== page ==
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Under One Roof

Canadian Roofing Reference Manual

1.10.5 Worker Education and Training

The third part of the WHMIS information delivery system is the worker education program. Its purpose is to teach workers how to use the information on labels and SDSs so that  they may protect themselves. In fact, increasing workers’ knowledge of the hazards of the materials they work with is the main aim of WHMIS. The importance of training cannot be neglected as the information provided by labels and SDSs will be of little use unless workers can understand it and determine how to apply it.

Requirements of a Training Program

A worker  who works with a controlled  product is any worker  who stores, handles, uses    or disposes of a controlled product or who supervises another worker performing these activities. All employees who work with, or in proximity to, a controlled product (including those who supervise them) must therefore be informed about the hazard information received from the supplier.

“In proximity” refers to the area in which a worker’s health and safety could be at risk during the storage, handling, use or disposal of the product or in emergencies, such as an accidental leak or spill.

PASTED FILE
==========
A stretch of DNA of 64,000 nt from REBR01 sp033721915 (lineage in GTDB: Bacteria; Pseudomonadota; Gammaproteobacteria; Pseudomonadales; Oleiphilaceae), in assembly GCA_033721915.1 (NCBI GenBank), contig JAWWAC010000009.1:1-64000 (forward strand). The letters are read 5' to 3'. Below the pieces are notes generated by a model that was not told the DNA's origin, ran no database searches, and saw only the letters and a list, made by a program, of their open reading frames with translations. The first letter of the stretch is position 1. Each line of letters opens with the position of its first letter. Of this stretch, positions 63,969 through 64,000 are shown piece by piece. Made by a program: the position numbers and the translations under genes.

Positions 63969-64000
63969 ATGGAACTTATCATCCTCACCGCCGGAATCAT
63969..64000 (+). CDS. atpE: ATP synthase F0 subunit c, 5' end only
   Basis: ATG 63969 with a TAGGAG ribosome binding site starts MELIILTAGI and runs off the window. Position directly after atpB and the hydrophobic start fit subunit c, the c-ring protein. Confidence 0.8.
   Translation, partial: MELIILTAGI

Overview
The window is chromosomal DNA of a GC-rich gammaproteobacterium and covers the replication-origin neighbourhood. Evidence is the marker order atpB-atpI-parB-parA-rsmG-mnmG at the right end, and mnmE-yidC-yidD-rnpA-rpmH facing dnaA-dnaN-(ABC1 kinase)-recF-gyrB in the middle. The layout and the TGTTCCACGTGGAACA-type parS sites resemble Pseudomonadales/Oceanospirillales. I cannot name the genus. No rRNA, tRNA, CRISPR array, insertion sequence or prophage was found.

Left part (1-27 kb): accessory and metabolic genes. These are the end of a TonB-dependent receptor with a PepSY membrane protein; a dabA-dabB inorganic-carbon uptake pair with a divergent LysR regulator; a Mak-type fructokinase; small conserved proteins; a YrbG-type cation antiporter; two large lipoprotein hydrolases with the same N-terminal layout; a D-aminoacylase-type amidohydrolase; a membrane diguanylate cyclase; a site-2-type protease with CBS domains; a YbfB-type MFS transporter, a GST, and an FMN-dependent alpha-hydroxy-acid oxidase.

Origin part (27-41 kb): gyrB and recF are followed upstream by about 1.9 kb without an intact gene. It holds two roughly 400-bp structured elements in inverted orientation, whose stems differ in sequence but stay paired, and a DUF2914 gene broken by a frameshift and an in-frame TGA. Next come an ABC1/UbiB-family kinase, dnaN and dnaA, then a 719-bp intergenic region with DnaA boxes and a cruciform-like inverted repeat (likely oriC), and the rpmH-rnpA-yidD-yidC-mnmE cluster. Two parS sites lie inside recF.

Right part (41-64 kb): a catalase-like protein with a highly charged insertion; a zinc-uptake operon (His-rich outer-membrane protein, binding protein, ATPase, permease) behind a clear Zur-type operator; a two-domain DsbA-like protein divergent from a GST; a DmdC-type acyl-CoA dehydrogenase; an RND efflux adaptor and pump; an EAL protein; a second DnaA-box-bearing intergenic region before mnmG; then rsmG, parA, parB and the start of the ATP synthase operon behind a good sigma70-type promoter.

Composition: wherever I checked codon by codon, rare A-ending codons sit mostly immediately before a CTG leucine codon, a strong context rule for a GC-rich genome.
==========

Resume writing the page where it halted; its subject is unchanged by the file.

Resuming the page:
In addition to the information contained on labels and SDSs, the employer must pass on to workers any hazard information of which the employer is aware, or ought reasonably to be aware, about the use, storage or handling of any controlled product, including products produced in the workplace.

Worker Training Program

Workers must be instructed in:

  • Purpose and content of labels and SDSs, and the significance of the information they contain.
  • Procedures for the safe use, handling, storage and disposal of hazardous materials, including products contained or transferred in pipelines, tanks, vessels, etc.
  • Procedures to be followed when fugitive emissions are present.
  • Emergency procedures for all situations involving a hazardous material.

Development of a Training Program

The provision of information is, in itself, not enough to prevent occupational illness and injuries. Both employers and workers must fully understand the legal requirements of WHMIS legislation as well as the potential hazards of controlled products and the measures necessary to minimize risks to health and safety. This requires an effective training program in the workplace so that all workers have access to hazard information, are able to understand it, and follow required procedures and precautions.